BURTON — Three dollars and fifty two cents is the current minimum wage for tipped workers in the state of Michigan.
Seventy percent percent of tipped worker in the U.S. and 80 percent in Michigan are women.
“They suffer from three times the poverty rate as the rest of the U.S. work force,” said Saru Jayaraman, author and co-founder of the Restaurant Opportunities Centers United (ROC) at a rally Oct. 27 at Southwestern High School. “
They use food stamps and have the highest rates of sexual harassment of any industry because when you serve at a restaurant and you live completely off your tips, you have to tolerate whatever the customer does to you,” Jayaraman added.
There are seven states including Minnesota in which restaurants now pay the full wage and tips are on top.
“It turns out Minnesota has higher restaurant sales per capita, higher job growth in the industry, higher job growth among tipped workers, higher rates of tipping and one half the rate of sexual harassment,” Jayaraman said.
She said when you pay people an actual wage the economy does better because those individuals are able to spend money.
“These same criminals, and let’s say criminals, who deny people access to water are the same people who have been trying to steal workers’ wages and tips,” Jayaraman said. “They tried to pass a rule in the United States making tips the property of owners rather than workers. We mobilized 400,000 people to stop that and we got a congressional bill passed saying now and forever tips will be the property of workers.”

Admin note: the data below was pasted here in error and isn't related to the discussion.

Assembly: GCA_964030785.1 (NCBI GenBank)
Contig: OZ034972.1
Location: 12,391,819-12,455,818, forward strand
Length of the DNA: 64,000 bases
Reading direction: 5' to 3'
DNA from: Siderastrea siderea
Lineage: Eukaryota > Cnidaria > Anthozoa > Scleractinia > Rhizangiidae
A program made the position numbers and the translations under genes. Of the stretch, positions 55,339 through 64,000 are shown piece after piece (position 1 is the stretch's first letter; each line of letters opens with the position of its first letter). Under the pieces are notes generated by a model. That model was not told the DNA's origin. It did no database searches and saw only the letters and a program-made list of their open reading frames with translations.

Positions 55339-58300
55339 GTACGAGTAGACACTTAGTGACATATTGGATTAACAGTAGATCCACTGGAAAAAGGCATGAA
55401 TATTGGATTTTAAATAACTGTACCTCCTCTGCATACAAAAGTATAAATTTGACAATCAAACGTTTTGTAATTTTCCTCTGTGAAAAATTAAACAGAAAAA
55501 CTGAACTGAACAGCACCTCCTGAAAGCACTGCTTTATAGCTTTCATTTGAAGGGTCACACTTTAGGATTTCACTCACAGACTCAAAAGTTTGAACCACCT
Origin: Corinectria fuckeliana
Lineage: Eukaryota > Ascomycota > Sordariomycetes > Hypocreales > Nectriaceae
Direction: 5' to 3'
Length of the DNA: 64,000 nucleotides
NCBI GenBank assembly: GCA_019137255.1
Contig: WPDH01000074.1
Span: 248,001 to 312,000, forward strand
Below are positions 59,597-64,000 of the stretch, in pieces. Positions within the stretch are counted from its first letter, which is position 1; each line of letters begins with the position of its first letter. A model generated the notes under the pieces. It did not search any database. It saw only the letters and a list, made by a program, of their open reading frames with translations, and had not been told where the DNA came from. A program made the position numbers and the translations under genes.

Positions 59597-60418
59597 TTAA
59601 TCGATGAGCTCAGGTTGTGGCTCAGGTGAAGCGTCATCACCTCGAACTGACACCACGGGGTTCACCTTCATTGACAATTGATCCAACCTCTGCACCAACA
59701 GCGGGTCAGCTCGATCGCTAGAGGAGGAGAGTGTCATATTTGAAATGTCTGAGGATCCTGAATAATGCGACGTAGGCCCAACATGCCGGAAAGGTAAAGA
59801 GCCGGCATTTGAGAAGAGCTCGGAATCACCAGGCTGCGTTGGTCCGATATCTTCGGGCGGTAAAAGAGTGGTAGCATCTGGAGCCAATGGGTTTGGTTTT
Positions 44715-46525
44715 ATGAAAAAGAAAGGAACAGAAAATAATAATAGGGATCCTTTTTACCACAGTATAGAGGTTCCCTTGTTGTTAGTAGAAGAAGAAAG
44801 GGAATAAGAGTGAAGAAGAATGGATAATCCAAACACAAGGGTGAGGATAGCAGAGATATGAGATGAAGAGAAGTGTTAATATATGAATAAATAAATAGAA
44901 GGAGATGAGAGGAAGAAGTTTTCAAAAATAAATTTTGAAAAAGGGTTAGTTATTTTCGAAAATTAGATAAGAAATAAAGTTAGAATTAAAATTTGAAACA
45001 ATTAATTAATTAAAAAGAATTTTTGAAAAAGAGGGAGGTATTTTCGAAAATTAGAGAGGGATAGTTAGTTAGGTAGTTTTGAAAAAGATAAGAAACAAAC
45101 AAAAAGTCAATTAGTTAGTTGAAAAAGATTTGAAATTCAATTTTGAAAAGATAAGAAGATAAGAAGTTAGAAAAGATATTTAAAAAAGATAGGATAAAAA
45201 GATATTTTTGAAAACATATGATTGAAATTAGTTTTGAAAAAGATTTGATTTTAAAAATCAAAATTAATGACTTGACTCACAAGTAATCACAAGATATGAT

Jayaraman said people needed to come together and vote.
Actress, author and activist Jane Fonda said on one of her last visits to Michigan, there was an event in U.S. Representative Keith Ellison’s mother’s home, and there was a man there from Flint who said “people aren’t voting in a lot of communities, including Flint because they feel their votes don’t count.”
“Boy, I can understand why you would feel that way,” Fonda said. “He also said there was money on the street in communities like Flint to hire local organizers to go out knock and on doors and get people to vote during Obama’s first campaign, and then zilch. So, that was when we decided we were going to come and travel around Michigan.”
The 80-year-old activist said this is the most important election that she has ever seen. She also said she believed there as precedence showing it would be illegal to purposely not allow One Fair Wage on the ballot and for it to be made into law only to allow it to be changed.
“If they do it, we’re going to take them to court,” Fonda said. “So, get everybody you know to come out with you and vote and then stay out. We have to keep this going.”
Terese Cullors, co-founder of Black Lives Matter, said we have to keep fighting like our lives depend on it because they do.